After the Direct Line share price jumped, should I buy?

The Direct Line share price shot up 18% in under a couple of months. Christopher Ruane assesses whether he ought to add it to his holdings now.

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The insurance company Direct Line (LSE: DLG) has surged on the stock market lately. The Direct Line share price moved up 18% between late November and last week. Over the past year, its performance has been more modest, losing 3%. After the latest price surge, should I still consider buying the firm for my portfolio?

Long-term loser

At first glance, it may look like I missed the chance to buy the share when it was on sale in November. Given its performance since then, there is an argument that the share was undervalued a couple of months ago.

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I think a swing among investors to more defensive shares such as the famous insurer has helped to push the price up. In the bigger picture, however, I am not sure that the recent price gain will be maintained. Over the past five years, the Direct Line share price has dropped 14%. Shareholders do benefit from a healthy yield, which currently stands at 7.4%. But the long-term price movement does not suggest that investors are optimistic about the company’s outlook. That may be explained by inconsistent business performance. Earnings per share last year were the lowest for four years. That could partly be a result of the pandemic, although arguably the lower rates of vehicle use helped insurers as there were fewer claims. Indeed, Direct Line reported lower claims frequency last year in both its motor and commercial lines.

Strengths and weaknesses

There are also risks on the road ahead. For example, recent changes in UK rules on insurance renewal pricing could hurt profit margins. Then again, they might actually result in a more transparent market with less unprofitable policies being written. That could turn out to be good for Direct Line. Car shortages are pushing up second hand prices, increasing settlement costs for the company. That too could hurt profits.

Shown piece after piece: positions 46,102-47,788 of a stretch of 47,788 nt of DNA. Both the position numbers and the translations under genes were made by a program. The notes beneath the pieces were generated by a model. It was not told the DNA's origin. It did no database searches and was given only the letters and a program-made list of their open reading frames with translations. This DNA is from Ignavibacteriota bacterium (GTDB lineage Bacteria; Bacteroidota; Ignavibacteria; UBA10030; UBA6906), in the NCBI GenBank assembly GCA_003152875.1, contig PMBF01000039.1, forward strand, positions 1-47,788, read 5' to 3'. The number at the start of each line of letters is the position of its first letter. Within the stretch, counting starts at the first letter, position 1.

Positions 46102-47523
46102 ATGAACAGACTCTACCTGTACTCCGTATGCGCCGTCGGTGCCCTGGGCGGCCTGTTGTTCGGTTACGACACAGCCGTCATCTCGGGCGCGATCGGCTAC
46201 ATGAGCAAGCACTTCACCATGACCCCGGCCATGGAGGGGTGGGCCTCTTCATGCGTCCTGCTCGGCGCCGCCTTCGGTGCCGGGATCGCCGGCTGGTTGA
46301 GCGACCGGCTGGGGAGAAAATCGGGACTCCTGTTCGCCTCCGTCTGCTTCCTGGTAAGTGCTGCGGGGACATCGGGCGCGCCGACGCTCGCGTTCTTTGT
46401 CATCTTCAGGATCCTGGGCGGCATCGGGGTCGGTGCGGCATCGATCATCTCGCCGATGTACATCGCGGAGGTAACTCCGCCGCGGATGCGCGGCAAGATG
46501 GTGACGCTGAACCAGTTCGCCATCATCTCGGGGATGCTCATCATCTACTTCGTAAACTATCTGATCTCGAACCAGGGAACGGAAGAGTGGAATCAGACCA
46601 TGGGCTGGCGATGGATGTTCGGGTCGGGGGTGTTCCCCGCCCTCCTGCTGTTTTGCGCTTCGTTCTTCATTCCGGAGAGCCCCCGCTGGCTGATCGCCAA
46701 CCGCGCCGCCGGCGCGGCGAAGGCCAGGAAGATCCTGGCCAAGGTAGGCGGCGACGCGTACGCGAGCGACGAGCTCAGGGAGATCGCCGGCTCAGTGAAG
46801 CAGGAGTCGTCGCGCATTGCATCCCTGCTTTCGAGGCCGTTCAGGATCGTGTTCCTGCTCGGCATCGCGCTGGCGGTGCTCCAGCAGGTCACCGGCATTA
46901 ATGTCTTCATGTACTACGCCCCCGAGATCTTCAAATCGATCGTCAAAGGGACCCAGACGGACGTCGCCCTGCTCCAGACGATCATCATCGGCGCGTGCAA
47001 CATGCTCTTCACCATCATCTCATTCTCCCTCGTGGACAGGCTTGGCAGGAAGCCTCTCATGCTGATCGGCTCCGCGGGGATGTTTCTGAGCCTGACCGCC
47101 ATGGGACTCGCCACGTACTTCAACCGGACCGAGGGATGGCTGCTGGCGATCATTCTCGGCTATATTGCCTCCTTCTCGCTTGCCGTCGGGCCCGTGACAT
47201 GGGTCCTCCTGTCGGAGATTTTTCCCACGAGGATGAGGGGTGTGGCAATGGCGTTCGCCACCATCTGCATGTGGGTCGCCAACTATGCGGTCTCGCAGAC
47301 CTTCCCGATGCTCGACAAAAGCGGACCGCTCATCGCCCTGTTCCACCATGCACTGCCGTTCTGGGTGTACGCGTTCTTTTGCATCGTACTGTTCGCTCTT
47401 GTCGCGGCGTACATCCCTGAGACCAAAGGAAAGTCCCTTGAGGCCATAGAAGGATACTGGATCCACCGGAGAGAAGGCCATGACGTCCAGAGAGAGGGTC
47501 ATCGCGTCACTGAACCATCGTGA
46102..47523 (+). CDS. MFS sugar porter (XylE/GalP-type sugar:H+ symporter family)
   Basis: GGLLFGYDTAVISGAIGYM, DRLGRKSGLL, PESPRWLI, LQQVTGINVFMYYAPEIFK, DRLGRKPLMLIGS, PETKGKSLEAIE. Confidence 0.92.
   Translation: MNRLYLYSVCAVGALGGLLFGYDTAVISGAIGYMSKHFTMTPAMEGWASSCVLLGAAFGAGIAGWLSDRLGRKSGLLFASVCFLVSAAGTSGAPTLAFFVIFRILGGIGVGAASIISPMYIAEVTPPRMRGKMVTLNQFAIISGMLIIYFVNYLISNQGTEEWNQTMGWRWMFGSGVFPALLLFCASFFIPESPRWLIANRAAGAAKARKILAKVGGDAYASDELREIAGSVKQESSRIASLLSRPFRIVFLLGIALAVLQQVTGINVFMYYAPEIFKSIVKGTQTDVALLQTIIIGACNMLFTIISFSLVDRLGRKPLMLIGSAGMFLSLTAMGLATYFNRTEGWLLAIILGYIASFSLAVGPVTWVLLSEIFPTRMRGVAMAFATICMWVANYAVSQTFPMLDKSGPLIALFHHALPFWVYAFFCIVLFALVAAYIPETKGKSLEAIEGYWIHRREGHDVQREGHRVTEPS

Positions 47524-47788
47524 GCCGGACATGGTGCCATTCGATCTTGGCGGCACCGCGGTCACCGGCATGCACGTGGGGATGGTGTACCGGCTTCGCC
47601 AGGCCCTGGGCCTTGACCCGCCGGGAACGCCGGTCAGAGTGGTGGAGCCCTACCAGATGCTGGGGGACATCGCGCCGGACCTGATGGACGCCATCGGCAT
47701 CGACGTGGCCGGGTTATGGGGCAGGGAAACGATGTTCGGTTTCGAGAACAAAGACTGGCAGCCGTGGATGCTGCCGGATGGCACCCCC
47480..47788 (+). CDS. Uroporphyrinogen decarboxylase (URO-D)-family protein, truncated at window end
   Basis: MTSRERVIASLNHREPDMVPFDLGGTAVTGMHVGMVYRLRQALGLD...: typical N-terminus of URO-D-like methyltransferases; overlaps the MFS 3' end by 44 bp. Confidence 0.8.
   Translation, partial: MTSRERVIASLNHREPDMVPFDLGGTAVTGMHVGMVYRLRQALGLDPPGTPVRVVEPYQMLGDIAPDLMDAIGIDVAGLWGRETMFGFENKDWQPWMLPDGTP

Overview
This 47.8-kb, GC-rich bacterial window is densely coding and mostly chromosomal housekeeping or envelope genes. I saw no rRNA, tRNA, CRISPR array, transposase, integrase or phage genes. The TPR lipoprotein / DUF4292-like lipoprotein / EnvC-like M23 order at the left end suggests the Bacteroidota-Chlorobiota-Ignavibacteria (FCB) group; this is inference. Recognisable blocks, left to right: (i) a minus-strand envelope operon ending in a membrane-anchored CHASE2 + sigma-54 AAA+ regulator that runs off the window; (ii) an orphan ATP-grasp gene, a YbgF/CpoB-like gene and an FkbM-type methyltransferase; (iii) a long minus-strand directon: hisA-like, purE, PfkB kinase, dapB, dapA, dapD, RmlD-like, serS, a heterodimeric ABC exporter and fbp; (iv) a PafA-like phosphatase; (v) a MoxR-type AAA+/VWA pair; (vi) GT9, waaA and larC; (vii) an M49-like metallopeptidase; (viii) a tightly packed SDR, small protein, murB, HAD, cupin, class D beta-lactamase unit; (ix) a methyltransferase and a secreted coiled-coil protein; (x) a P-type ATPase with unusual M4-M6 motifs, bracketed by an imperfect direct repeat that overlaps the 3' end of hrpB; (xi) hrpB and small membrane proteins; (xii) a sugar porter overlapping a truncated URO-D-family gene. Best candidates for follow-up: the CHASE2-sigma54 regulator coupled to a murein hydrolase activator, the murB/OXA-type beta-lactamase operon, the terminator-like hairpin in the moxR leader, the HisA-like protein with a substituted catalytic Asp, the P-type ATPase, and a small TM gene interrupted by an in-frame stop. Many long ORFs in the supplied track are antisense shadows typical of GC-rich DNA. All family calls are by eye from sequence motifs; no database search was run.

But I continue to see a number of attractive features about Direct Line. Demand for the sorts of insurance the company specialises in tends to be resilient. Car insurance, for example, is a legal requirement. The iconic brand Direct Line has built over decades helps it increase customer loyalty. That should support attractive profit margins.

Although the long-term share price decline does concern me, I reckon the yield is very attractive. Dividends are never guaranteed, but the appealing economics of the insurance industry mean I think Direct Line could continue to make handsome payouts for years to come.

My next move on the Direct Line share price

I do have doubts about the growth prospects for the company. Last year was the third consecutive year in which revenues declined. I think that may explain why the Direct Line share price has drifted downwards for years despite the occasional surge like we saw recently. But I believe growth could return in future, given the company’s strong brand.

However, I like the Direct Line business. I also appreciate the share’s passive income potential that could boost the dividends I earn from my portfolio. Purely from an income perspective, I see a case for tucking it in my portfolio and holding it for years. If I could wait to do that in another dip like we saw in November, it could boost the dividend yield I would get.

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Christopher Ruane has no position in any of the shares mentioned. The Motley Fool UK has no position in any of the shares mentioned. Views expressed on the companies mentioned in this article are those of the writer and therefore may differ from the official recommendations we make in our subscription services such as Share Advisor, Hidden Winners and Pro. Here at The Motley Fool we believe that considering a diverse range of insights makes us better investors.

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